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Maynor: Hampton won’t finish seventh in MEAC football
First-year coach predicts better outcome
 
Published Wednesday, August 6, 2014 9:53 am
by Bonitta Best

NORFOLK, Va. – New Hampton coach Connell Maynor was more subdued than at his previous media luncheons as Winston-Salem State’s coach in the CIAA.


Nevertheless, Maynor did give one guarantee. “You picked me to finish seventh (in the MEAC), that’s not going to happen,” he said at last week’s MEAC Football Luncheon.


Maynor led the Rams to three straight CIAA championships in four seasons, including a runner-up finish in the 2012 NCAA Division II championship. He replaces Donovan Rose, who spent 23 years on the Pirates sideline, but was released last season.


Rose has since returned to the university as an assistant athletic director for development.


“All y’all think I’m cocky. I’m not cocky, I just know what my God can do,” Maynor continued.


N.C. A&T coach Rod Broadway is the most upbeat since he took the job three seasons ago.


The Aggies were under NCAA sanctions for low graduation rates and had lost scholarships and the ability to hold a spring practice.


Despite that, Broadway led N.C. A&T to back-to-back winning seasons for the first time in 13 years, including last year’s 7-4 record.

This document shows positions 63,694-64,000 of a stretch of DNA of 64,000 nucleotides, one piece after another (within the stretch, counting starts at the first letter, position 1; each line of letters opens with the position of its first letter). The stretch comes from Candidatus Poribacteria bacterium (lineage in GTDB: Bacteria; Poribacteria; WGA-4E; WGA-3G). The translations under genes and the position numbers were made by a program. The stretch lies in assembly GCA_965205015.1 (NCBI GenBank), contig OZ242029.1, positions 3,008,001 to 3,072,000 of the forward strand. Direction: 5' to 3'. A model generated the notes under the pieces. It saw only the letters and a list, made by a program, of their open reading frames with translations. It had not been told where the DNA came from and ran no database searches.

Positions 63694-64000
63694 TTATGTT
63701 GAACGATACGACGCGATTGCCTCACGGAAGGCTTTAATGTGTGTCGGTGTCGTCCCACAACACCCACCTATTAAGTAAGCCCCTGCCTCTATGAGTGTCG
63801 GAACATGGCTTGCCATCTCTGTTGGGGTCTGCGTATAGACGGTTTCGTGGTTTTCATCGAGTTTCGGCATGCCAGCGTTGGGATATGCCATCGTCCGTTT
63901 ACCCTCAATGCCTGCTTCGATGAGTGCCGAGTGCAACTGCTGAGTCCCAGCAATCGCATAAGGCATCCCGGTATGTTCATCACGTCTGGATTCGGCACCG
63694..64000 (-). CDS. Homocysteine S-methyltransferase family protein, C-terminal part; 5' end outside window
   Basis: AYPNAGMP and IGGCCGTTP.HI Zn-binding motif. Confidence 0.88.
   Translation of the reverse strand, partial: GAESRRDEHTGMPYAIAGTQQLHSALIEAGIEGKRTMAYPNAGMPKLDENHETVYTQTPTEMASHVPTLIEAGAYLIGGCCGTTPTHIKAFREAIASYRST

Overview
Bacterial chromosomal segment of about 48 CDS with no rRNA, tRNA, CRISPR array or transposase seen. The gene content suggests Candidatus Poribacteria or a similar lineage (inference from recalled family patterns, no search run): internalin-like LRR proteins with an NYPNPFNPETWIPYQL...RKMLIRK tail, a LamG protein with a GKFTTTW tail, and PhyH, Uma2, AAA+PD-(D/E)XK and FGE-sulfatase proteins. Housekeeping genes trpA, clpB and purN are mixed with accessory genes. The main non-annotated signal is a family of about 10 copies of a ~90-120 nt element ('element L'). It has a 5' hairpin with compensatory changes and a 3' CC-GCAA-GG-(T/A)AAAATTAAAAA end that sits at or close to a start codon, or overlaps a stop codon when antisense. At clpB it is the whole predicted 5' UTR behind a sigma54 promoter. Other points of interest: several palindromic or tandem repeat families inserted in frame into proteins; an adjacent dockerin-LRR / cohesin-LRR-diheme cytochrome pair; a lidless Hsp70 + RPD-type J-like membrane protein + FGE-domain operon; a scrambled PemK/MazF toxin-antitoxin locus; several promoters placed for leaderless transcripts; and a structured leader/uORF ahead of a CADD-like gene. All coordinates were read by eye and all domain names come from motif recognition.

The sanctions were lifted this year, allowing the Aggies a spring practice for the first time under Broadway.  


Coaches took notice and picked N.C. A&T to finish third behind Bethune-Cookman and South Carolina State, respectively.


“On a scale of 1 to 10, I feel a 10,” Broadway said. “We know there are high expectations, and we are capable of having a breakout year.  We’ve just got to be consistent. That’s what makes champions.”
Delaware State coach Kermit Blount is the third MEAC head coach who is a former CIAA head coach, and the second one from WSSU. Even Blount’s coaching staff is a CIAA reunion with former Virginia Union and Virginia State head coaches Arrington Jones and Andrew Faison, respectively.


The Hornets, picked fifth, have gone 15-19 in Blount’s three-year tenure. They are the least penalized team in the conference.


This season, he said, may be their breakout year.


“We have a tough early schedule, but we feel ready to finally compete for a MEAC title,” he said. “The players have been working hard and now they are ready to back it up. If we can stay healthy and stay disciplined, we will be in the hunt.”


In the no surprise department, Bethune-Cookman was predicted to win its third straight title. The Wildcats shared the conference championship last season with South Carolina State, which was picked second.


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